The premiere screening of "Definitely, Maybe" on opening night of the 23rd SBIFF presented by Director Adam Brooks (left) and film stars Ryan Reynolds (center) and Abigail Breslin (right)
Paul Wellman

It may be a testament to the residual provincial charm and naivete of life in Santa Barbara that we still get a buzz off of twirling, beaming klieg lights. On opening night of the film festival, it’s not hard to find your way to the center of the action in town, and opening night in 2008 found the kliegs in full force, slicing through the rain clouds overhead, specifying the cultural epicenter at the Arlington Theatre. In this venerable, kitsch-fitted house, the 11-day festival opened its portal with the world premiere of an inoffensive and occasionally heart-warming romantic comedy outta’ Hollywood, Definitely, Maybe. Summary review: it was certainly better than a poke in the eye.

More important than the opening night fare – historically, never the strongest element of this festival – was the sense of a ceremonial, if frothy, intro to a festival which has grown upward and outward. As SBIFF board president Jeff Barbakow mentioned in his introduction, what began 23 years ago as a means of putting bodies in hotel beds during the tourist off-season has grown exponentially, especially in the last five years of Roger Durling‘s kindly directorial guidance and command. This festival has rightfully taken its place among the world’s top 50 film festivals, a list which includes only a dozen American models. And anyone who has been a longtime SBIFF observer has seen said growth, in numbers and money, in celebrity voltage, and in terms of the artistic side of the medium – for some of us, the most important measure of all.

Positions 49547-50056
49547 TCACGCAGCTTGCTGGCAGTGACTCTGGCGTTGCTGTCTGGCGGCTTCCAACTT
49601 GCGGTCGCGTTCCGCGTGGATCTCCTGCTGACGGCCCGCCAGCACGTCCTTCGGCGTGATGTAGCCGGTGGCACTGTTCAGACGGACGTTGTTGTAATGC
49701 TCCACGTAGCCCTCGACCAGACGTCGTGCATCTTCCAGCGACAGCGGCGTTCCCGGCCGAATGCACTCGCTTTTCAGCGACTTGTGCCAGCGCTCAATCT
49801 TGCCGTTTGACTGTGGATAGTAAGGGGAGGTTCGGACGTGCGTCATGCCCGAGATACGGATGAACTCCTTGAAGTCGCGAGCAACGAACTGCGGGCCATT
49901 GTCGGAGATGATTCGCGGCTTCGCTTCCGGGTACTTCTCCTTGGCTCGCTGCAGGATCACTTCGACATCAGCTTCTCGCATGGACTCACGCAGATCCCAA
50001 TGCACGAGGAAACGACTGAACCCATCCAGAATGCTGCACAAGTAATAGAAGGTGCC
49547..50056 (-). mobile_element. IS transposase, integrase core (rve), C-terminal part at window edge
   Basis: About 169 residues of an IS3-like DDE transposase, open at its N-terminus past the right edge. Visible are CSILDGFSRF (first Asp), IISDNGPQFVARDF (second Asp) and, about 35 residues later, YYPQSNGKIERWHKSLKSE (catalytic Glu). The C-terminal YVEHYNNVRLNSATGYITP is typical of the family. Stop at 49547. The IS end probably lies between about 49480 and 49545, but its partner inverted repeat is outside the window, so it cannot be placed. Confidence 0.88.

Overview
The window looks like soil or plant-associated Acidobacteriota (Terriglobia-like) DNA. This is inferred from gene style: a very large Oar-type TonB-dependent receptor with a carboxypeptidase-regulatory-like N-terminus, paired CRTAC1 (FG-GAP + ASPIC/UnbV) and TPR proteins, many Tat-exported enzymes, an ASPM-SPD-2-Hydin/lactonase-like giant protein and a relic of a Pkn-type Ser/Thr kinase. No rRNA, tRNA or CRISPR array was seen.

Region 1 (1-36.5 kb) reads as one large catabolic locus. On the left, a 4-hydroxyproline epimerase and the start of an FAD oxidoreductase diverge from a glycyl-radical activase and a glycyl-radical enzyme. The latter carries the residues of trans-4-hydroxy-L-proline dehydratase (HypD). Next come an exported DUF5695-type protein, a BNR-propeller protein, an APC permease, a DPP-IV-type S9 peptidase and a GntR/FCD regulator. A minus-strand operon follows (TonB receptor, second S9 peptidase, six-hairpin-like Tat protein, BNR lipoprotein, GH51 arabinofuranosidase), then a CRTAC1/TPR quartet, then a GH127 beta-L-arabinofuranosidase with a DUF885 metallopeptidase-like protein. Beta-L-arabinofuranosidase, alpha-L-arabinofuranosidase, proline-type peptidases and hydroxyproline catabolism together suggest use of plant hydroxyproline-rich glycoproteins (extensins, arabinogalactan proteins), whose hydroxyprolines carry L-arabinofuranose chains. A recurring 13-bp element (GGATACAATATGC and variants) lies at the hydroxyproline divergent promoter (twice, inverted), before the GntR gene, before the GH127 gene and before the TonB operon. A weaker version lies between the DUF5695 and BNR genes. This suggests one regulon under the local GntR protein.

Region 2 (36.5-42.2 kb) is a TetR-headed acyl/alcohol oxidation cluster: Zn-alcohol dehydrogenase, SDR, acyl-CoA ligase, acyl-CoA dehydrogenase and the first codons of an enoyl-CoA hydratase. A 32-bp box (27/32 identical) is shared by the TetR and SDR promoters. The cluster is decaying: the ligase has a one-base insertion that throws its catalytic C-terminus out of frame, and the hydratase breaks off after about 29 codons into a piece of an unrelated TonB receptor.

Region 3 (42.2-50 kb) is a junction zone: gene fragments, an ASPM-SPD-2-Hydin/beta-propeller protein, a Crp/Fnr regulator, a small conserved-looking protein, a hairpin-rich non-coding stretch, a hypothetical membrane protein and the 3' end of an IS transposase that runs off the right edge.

For his part, the protrusive-coiffed Durling came out in a fit of emotive intensity, making an impassioned speech, dedicating this year’s festival to the recently-belated young actor Heath Ledger (the subject of a SBIFF tribute evening following Brokeback Mountain, only two years ago at the Luke Theater). The fact that Durling’s wireless microphone kept cutting out only added to the emotional volatility of the dedication. Shifting quickly from tragedy to comedy, Durling introduced the opening film’s director, Adam Brooks, but endearing young actress Abigail Breslin (of Little Miss Sunshine fame) took to the podium, announcing that she was Brooks, soon confessing she always wanted to be a director (and who hasn’t?).

Live human presence exited stage left and the projectors rolled. But wait, what was this, an actual commercial (for a certain corporate entity, rhyming with American Schmeck’s Press) preceding the film? Thus far in Santa Barbara, we’ve dodged the irritating bane of pre-feature commercials. Is the tide turning as of this festival? Let’s hope not. That said, this year’s festival title trailer is less patently sensual and more matter-of-fact than last year’s, but comes equipped with a cool, rocking musical backdrop by Bruce Winter and Zach Madden.

Definitely, Maybe, coming soon to a multiplex near you, is a nice enough, if too-long, variation on the feelgood-y romantic comedy theme, bumped up a notch or two by the presence of solid talent like the lovely smart Rachel Weisz, the wizened Kevin Kline, and the incurably, precociously charming Breslin, but ultimately succumbing to feelgood blandness by the time credits roll.

Then again, we’ve been trained by more than two decades of SBIFFs not to take the opening night film too seriously: the real meat of the festival unreels in assorted directions in the next ten days, in the dark, sans the klieg factor.


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